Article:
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Fashionable Friday with Donna Roland

Fashionable Friday with Donna Roland

Hello Beautiful!

I am loving this spring weather and I hope you are experiencing sunshine wherever you are today too! I spent this past weekend doing one of my favorite things to do this time of year.  I went through my closet and moved the sweaters to the back and brought the spring and summer things to the front!   It is such a good feeling to go through and clean out and organize your closet (or is that just me?).  

 
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This is a good time to get rid of the things you didn't wear all fall and winter.  If you didn't wear them this year, you probably won't wear them next year.  It is also a good time to reevaluate the things you have for spring and summer.  If they don't fit anymore or they just don't fit your taste anymore (remember if you wouldn't buy it in the store today, you don't need to keep it) then it is time to donate or take to your local consignment store.  

Your closet is one of the fastest places to get cluttered but it should be one of the most valued spaces in your home because it contains all the clothes that make you look and feel fabulous!

Here are some steps to help you get started on getting your closet ready for the spring and summer 2017!

Six Steps to Closet-Fabulous

Don’t forget to keep your closet smelling fresh and clean!  Here are a few ideas on how to do this:

  • Spray air freshener or disinfectant
  • Baking soda to absorb any odors
  • A bowl of potpourri
  • Essential oils or perfume
  • Scented sachets
  • Dryer sheets – cut a slit in them and hang over the hangers

Don’t forget to “Spring Clean” your makeup bag too!  According to Health.com website here are some guidelines for when to toss those beauty products:


Mascara

Average life span: four to six months

Switch out your mascara every four to six months or as soon as it starts smelling funky (think: burning plastic) and depositing more clumps than color. Take no chances with eye products—germ-ridden formulas can cause infections and sties. When you buy a new tube, do all you can to safeguard it from bacteria. Close it tightly after each use, avoid pumping the wand in and out, and never, ever share your mascara with anyone.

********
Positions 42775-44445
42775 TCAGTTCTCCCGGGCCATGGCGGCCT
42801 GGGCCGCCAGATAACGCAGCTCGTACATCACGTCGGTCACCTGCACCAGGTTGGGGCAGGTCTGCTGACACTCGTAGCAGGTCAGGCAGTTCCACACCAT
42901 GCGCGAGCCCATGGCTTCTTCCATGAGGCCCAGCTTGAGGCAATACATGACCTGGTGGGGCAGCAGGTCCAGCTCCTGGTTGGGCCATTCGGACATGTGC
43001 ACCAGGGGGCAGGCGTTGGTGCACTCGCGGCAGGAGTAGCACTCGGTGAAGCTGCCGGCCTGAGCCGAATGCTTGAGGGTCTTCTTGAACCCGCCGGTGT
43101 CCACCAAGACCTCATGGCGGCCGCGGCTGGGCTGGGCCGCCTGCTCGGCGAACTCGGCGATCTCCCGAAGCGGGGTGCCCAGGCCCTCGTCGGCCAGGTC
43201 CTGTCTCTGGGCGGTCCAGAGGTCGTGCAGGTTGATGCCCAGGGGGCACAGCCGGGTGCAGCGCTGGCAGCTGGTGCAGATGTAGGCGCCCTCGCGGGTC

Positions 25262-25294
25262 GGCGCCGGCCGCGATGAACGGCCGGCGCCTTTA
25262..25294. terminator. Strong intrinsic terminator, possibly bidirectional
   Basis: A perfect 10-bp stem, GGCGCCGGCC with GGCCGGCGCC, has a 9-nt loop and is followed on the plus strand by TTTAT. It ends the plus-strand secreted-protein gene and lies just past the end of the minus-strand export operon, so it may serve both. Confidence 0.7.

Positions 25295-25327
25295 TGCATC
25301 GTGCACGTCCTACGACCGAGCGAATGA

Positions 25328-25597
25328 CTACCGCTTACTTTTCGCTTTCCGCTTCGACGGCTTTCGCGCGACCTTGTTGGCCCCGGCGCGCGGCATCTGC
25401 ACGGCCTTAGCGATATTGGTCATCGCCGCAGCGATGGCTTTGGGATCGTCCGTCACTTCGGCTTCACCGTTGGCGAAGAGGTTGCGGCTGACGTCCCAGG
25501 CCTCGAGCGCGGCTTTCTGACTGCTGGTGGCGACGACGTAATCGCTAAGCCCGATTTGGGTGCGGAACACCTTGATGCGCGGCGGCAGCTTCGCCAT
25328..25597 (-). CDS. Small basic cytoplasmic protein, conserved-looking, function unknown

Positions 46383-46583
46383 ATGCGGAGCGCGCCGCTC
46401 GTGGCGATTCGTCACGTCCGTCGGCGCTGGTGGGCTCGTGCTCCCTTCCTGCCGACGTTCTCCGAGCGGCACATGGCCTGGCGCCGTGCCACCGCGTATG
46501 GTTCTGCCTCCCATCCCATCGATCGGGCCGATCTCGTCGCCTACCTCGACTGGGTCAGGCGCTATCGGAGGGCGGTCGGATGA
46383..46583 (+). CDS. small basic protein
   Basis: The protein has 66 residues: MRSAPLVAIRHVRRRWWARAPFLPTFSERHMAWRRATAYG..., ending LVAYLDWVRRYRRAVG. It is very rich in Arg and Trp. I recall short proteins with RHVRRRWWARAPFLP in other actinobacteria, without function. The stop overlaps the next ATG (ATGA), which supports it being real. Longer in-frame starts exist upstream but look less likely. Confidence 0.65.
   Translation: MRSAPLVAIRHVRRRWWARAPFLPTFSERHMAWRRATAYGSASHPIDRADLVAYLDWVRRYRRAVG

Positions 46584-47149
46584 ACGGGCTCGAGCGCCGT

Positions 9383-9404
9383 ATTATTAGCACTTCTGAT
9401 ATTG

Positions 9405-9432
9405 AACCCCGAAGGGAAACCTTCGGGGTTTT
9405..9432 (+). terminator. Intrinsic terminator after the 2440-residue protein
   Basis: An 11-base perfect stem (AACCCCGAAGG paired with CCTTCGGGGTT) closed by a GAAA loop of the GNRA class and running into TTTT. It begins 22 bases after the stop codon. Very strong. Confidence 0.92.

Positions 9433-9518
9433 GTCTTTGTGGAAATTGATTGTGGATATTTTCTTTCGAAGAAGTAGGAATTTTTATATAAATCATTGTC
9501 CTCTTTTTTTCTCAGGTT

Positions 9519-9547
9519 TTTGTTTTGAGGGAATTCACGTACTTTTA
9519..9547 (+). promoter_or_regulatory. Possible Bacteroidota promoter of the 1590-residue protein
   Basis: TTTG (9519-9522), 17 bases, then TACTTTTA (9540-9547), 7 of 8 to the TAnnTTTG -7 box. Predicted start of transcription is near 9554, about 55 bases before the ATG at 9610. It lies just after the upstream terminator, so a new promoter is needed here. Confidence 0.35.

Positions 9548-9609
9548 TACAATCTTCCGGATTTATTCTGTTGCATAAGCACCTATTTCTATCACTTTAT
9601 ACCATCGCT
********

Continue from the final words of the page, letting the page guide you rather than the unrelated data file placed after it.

Eyeliners

Average life span: one year

Immediately part ways with your pencil liner if the tip starts oozing an oily substance or forms a white film. Hang on to liquid liners for no more than six months, and dump them sooner if they thicken or smell like decaying roses. There’s little you can do to extend the life span of a liquid formula, since the applicators tip is in constant contact with your eyes and can quickly become a breeding ground for bacteria. But you can shave away germs on pencils by sharpening every few days.

Foundation

Average life span: one year

Most formulas—liquids, creams, and compacts—can last up to a year if kept out of direct sunlight and away from heaters. But once your liquid starts to separate, your cream thickens, or your compact color develops a rubbery aroma, it’s time to toss it. Use a compact? Wash the puff or sponge every few weeks. 

Concealer

Average life span: one year

If you use a pan or stick formula, you’ll know it’s gone bad when it cracks or turns tough and elastic-like. It’s time to throw out your liquid concealer if it separates, appears oily, and/or smells rancid.

Blush and eye shadow

Average life span: one to two years

Expect creams to last one year, powders about two. If your powder grows a white crust or starts to crumble before that time, chuck it. Creams tend to thicken and smell funny when they turn. Other makeup-life-extending tips apply, too—use cotton swabs, tighten lids, avoid heat and sunlight.

Lipstick

Average life span: eight months

Unless it turns gooey, smells rubbery, or no longer applies to your lips, you can safely use lipstick for at least eight months. Of course, if lipstick comes into contact with a cold sore or another type of infection, kiss it goodbye.

Makeup brushes

Average life span: a year or longer

Natural-hair brushes—the ones you use for powdered products—can last almost a lifetime, if taken care of. Wash them once a week with gentle soap and warm water, and then set them on a table to dry with the brush end hanging off the edge. Synthetic brushes, used for creams, last only about a year and need to be cleaned at least twice a week with an alcohol-based cleaner. Toss when they start shedding, become rigid, or stop applying color evenly.

Have fun “Spring Cleaning”!

Donna

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